Nowhere were the far-reaching consequences of such cosmogenic mythology more evident than in the pseudo-science of eugenics. Eugenics hypothesized that the gene pool was being corrupted by the less fit genes of inferior people. As Michael Crichton has pointed out, the theory of eugenics postulated that “the best human beings were not breeding as rapidly as the inferior ones—the foreigners, immigrants, Jews, degenerates, the unfit, and the ‘feeble-minded’…The plan was to identify individuals who were feeble-minded—Jews were agreed to be largely feeble minded, but so were many foreigners, as well as blacks—and stop them from breeding by isolation in institutions or by sterilization.”
The logical progression from evolution to eugenics was hardly a surprise. What is breathtaking, however, is the vast rapidity with which this baseless theory was embraced by the cultural elite. Crichton notes that its supporters ranged from President Theodore Roosevelt to Planned Parenthood founder Margaret Sanger. Eugenics research was funded through philanthropies such as the Carnegie and Rockefeller foundations and carried out at prestigious universities such as Stanford, Harvard, Yale and Princeton.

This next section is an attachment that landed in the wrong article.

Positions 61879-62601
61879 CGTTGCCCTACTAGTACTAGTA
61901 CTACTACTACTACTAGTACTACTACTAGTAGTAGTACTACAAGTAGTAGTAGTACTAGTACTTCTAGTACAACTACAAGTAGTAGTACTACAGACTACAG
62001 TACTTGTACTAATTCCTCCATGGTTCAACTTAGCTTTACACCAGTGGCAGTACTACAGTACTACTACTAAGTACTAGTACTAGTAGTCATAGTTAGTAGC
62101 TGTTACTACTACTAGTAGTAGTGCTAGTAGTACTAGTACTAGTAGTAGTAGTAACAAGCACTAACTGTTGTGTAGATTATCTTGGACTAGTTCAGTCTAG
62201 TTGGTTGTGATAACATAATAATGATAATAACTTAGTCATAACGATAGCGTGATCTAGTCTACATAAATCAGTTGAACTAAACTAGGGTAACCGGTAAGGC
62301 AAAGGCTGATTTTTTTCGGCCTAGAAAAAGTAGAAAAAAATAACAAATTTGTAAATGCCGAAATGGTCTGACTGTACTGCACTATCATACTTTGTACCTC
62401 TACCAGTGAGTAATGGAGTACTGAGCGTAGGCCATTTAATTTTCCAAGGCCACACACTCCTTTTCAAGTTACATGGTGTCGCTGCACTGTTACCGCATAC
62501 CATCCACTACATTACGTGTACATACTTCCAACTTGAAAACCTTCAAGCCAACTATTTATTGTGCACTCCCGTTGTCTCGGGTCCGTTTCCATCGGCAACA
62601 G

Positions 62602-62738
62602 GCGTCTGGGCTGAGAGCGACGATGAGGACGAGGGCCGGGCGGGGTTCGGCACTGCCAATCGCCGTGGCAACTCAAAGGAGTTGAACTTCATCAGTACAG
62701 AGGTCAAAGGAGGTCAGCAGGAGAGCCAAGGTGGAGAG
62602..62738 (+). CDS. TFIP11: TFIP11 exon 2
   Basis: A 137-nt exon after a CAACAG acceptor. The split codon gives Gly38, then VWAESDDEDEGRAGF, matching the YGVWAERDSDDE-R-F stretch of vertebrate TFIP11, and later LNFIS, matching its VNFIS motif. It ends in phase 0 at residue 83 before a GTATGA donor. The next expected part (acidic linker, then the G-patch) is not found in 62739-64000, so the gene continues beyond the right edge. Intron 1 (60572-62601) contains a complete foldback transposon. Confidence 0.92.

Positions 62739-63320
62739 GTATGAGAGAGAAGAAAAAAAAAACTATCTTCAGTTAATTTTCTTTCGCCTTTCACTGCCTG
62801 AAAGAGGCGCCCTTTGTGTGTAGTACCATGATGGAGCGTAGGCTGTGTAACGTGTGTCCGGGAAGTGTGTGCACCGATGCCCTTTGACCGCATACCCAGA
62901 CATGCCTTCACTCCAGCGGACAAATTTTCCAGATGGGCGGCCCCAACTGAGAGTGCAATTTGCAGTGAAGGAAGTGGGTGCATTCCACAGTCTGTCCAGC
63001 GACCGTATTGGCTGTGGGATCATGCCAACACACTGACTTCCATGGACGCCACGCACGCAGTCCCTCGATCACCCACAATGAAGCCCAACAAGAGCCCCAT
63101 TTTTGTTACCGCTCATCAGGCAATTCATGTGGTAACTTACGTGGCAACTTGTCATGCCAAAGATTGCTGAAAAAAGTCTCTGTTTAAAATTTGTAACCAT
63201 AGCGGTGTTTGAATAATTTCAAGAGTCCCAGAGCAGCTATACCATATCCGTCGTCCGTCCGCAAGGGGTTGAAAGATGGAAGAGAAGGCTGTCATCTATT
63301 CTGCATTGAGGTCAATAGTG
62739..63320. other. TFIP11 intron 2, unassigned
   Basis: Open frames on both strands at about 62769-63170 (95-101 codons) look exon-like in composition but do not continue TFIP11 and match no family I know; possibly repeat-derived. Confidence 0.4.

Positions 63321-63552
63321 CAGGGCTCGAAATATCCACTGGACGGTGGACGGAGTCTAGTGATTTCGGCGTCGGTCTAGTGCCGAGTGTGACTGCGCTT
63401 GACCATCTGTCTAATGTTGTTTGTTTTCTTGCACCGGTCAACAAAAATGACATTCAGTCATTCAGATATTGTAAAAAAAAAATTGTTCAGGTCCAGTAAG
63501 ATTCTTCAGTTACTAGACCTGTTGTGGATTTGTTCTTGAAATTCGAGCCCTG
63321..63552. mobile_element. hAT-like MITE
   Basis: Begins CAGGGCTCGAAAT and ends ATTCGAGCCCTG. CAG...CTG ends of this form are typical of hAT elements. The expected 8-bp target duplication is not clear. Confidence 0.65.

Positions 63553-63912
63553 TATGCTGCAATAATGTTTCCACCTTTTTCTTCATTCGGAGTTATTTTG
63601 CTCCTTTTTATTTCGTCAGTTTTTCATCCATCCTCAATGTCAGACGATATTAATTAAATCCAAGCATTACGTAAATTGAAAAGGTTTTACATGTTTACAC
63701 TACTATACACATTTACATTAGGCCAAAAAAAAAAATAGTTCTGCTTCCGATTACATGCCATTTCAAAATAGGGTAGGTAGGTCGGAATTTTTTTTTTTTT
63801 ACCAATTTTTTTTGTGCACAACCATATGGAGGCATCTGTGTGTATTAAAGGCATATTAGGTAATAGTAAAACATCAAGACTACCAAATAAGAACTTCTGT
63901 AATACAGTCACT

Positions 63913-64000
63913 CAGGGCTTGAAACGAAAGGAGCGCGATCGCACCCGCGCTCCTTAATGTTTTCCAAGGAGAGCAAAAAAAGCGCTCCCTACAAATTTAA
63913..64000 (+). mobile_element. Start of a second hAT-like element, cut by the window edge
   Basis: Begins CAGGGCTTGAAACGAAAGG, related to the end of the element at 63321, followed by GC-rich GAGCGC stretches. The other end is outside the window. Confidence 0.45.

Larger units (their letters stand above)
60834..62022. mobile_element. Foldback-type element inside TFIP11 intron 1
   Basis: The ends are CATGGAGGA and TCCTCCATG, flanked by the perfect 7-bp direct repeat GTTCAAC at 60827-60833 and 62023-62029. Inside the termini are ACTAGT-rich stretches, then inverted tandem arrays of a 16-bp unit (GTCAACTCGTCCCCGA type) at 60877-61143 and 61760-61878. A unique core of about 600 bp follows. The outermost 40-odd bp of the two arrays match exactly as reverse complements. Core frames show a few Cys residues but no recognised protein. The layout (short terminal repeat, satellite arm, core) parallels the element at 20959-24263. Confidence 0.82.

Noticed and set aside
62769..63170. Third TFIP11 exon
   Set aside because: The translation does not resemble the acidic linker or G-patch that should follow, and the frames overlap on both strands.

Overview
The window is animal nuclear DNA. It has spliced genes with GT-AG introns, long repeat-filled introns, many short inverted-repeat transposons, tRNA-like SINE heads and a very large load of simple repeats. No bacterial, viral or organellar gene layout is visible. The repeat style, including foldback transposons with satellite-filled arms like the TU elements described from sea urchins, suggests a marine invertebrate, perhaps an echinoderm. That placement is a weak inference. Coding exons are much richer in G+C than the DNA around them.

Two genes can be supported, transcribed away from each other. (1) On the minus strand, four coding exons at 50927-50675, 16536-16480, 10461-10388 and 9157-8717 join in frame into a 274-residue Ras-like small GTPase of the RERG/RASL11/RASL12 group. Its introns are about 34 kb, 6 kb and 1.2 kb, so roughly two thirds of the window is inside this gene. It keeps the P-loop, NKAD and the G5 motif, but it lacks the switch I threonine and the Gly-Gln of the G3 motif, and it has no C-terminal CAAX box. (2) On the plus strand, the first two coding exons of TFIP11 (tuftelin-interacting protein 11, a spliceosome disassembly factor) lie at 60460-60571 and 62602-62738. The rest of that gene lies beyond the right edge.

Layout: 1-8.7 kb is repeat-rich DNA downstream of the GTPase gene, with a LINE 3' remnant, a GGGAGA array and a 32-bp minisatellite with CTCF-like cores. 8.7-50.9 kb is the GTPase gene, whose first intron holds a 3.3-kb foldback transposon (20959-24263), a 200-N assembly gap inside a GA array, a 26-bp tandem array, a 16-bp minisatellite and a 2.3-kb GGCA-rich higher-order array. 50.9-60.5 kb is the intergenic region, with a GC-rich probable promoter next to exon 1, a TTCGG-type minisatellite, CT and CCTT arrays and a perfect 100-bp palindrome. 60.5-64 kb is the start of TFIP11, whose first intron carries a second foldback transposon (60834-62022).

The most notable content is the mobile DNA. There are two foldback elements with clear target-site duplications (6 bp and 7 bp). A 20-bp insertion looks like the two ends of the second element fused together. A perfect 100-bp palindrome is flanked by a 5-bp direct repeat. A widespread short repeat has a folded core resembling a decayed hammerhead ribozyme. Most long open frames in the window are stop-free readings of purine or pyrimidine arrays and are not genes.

Legislation to address the “problem” posed by eugenics was passed in blue states ranging from New York to California. Eugenics was even backed by the National Academy of Sciences and the American Medical Association. Those who resisted eugenics were considered backward and ignorant. Conversely, German scientists who gassed the “feeble-minded” were considered forward thinking and progressive and were rewarded with grants from such institutions as the Rockefeller Foundation right up to the onset of World War II.
It wasn’t until the ghastly reality of eugenics reached full bloom in the genocidal mania of German death camps that it quietly vanished into the night. Indeed, after World War II few institutions or individuals would even own up to their fastidious belief in eugenics. Nor did the cultural elite ever acknowledge the obvious connection between eugenics and evolution.
Eugenics has faded into the shadowy recesses of history. The tragic consequences of the evolutionary dogma that birthed it, however, are yet with us today.
 My source for the following brief overview of the history of eugenics is Michael Crichton, “Why Politicized Science is Dangerous,” Appendix 1 from his novel State of Fear (New York: HarperCollins Publishers, 2004), 575-80.
 Crichton, State of Fear, 576.